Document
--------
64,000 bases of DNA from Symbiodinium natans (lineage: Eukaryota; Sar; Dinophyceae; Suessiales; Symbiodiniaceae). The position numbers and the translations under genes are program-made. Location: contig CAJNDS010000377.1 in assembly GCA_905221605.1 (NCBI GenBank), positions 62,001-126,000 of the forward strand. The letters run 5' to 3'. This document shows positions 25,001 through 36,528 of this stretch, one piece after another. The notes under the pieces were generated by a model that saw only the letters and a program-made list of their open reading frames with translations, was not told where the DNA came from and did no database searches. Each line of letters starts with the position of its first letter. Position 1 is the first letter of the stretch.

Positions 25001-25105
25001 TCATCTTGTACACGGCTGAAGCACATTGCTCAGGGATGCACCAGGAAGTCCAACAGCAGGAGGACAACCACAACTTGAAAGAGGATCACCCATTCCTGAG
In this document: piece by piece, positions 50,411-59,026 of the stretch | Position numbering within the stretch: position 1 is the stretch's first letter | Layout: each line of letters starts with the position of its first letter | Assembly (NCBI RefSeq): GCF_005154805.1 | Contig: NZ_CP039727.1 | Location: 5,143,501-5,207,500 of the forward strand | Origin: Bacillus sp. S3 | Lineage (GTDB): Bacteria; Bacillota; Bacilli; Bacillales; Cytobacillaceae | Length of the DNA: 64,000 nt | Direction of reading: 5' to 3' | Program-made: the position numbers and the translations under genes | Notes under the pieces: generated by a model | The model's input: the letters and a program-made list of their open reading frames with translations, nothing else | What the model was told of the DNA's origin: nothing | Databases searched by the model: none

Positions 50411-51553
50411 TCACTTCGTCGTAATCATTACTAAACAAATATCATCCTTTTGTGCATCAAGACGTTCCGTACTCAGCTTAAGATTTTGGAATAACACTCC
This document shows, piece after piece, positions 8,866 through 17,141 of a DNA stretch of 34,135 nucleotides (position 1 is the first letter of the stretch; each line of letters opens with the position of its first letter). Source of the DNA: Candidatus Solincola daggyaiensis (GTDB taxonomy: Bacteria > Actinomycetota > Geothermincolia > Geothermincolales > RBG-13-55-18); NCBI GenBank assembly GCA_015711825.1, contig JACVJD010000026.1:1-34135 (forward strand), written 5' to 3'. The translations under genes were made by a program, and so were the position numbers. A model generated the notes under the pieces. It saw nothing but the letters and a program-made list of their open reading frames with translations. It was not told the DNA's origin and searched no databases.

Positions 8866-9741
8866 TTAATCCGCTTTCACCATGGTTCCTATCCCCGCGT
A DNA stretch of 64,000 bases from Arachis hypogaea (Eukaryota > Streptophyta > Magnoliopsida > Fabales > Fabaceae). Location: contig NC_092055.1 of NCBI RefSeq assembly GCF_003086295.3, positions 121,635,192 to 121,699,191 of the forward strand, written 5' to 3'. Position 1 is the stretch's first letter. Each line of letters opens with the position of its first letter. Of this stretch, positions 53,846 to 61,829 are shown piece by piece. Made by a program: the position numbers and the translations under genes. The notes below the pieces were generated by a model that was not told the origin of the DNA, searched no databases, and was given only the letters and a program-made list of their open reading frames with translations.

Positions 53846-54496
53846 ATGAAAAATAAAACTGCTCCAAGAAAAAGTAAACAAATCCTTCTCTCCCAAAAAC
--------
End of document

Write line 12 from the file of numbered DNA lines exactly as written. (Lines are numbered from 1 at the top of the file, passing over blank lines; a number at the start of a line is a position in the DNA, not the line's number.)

53846 ATGAAAAATAAAACTGCTCCAAGAAAAAGTAAACAAATCCTTCTCTCCCAAAAAC